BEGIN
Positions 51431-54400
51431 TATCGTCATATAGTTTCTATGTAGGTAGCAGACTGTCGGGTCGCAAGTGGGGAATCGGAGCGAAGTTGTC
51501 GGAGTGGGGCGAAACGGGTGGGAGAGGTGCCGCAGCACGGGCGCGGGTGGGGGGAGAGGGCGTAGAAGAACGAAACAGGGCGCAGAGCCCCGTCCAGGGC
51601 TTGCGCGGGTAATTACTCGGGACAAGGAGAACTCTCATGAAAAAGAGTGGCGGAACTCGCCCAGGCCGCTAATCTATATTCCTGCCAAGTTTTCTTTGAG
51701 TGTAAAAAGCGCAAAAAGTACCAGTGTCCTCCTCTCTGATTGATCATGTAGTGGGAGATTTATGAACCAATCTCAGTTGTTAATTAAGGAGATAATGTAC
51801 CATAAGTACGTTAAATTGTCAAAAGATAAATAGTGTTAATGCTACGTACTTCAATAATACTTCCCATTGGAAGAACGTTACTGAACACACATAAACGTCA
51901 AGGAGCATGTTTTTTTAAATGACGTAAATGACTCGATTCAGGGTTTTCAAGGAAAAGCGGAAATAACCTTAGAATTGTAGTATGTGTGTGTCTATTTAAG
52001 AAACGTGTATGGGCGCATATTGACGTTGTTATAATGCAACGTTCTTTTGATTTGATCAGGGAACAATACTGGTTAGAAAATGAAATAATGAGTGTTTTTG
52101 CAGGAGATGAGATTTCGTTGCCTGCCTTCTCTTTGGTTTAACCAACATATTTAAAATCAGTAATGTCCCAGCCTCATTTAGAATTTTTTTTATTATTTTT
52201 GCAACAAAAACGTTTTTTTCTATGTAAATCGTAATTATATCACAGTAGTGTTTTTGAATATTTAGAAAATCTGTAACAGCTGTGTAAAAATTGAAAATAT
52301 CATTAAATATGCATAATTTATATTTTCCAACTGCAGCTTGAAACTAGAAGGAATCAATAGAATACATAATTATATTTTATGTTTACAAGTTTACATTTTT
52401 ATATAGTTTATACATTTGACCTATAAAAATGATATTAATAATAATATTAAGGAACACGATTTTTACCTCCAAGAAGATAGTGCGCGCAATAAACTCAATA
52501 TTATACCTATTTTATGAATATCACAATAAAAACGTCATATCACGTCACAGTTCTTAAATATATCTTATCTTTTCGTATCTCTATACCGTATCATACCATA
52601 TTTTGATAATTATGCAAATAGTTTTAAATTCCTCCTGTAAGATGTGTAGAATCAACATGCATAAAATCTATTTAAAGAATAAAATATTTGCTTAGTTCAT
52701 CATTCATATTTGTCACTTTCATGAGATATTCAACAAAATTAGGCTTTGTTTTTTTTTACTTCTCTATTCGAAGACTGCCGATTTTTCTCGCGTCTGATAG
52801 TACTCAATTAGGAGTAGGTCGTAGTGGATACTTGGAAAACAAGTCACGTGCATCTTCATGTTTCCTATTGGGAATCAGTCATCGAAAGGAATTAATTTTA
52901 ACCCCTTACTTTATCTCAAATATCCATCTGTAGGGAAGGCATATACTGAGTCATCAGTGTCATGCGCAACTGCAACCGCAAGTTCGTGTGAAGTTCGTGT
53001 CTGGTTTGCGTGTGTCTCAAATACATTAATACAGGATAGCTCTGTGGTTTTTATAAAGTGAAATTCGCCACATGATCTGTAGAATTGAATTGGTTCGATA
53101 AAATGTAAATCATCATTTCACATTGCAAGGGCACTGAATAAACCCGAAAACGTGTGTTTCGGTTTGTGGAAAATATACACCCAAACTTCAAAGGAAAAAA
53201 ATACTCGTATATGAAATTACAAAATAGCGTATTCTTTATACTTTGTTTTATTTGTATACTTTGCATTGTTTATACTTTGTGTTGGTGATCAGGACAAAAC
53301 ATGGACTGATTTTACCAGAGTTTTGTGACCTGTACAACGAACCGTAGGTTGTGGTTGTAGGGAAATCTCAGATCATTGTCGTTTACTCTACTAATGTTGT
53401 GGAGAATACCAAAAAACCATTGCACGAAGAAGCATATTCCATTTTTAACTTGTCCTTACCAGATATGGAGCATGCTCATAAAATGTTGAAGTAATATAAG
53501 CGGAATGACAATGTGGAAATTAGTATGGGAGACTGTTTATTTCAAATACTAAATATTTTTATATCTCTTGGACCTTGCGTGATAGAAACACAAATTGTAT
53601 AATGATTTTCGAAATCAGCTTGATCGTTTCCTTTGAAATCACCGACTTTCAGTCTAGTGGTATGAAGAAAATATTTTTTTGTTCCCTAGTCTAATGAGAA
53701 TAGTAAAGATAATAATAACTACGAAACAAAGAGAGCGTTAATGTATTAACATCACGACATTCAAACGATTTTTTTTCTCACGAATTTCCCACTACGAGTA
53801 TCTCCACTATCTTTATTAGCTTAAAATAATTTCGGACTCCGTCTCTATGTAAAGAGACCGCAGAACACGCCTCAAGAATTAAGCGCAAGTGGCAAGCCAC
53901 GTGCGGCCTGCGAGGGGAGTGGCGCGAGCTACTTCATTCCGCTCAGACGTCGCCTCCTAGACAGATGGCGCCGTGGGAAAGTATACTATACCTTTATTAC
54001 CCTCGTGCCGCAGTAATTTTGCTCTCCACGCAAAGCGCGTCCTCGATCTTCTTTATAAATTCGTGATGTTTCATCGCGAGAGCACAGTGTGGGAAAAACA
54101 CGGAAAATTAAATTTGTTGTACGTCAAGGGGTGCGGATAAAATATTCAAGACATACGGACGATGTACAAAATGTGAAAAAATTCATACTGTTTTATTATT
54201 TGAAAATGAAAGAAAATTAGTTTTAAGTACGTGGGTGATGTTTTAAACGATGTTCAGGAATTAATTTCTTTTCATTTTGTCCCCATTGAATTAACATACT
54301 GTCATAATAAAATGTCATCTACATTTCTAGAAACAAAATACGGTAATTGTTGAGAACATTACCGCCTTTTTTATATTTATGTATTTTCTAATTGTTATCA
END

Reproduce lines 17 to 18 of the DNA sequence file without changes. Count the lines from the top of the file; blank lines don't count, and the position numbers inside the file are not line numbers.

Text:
52901 ACCCCTTACTTTATCTCAAATATCCATCTGTAGGGAAGGCATATACTGAGTCATCAGTGTCATGCGCAACTGCAACCGCAAGTTCGTGTGAAGTTCGTGT
53001 CTGGTTTGCGTGTGTCTCAAATACATTAATACAGGATAGCTCTGTGGTTTTTATAAAGTGAAATTCGCCACATGATCTGTAGAATTGAATTGGTTCGATA